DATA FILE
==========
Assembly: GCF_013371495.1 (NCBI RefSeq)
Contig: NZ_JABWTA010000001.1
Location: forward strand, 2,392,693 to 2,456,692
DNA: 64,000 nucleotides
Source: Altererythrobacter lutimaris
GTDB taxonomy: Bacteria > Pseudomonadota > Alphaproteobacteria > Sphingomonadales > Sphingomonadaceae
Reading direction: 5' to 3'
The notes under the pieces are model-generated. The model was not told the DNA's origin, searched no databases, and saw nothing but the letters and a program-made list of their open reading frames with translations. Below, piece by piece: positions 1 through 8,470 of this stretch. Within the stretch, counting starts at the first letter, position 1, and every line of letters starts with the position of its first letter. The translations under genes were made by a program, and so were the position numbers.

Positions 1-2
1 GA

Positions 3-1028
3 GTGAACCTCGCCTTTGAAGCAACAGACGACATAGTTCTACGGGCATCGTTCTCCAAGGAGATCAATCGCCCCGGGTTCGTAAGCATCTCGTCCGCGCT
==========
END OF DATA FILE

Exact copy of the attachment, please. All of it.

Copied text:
Assembly: GCF_013371495.1 (NCBI RefSeq)
Contig: NZ_JABWTA010000001.1
Location: forward strand, 2,392,693 to 2,456,692
DNA: 64,000 nucleotides
Source: Altererythrobacter lutimaris
GTDB taxonomy: Bacteria > Pseudomonadota > Alphaproteobacteria > Sphingomonadales > Sphingomonadaceae
Reading direction: 5' to 3'
The notes under the pieces are model-generated. The model was not told the DNA's origin, searched no databases, and saw nothing but the letters and a program-made list of their open reading frames with translations. Below, piece by piece: positions 1 through 8,470 of this stretch. Within the stretch, counting starts at the first letter, position 1, and every line of letters starts with the position of its first letter. The translations under genes were made by a program, and so were the position numbers.

Positions 1-2
1 GA

Positions 3-1028
3 GTGAACCTCGCCTTTGAAGCAACAGACGACATAGTTCTACGGGCATCGTTCTCCAAGGAGATCAATCGCCCCGGGTTCGTAAGCATCTCGTCCGCGCT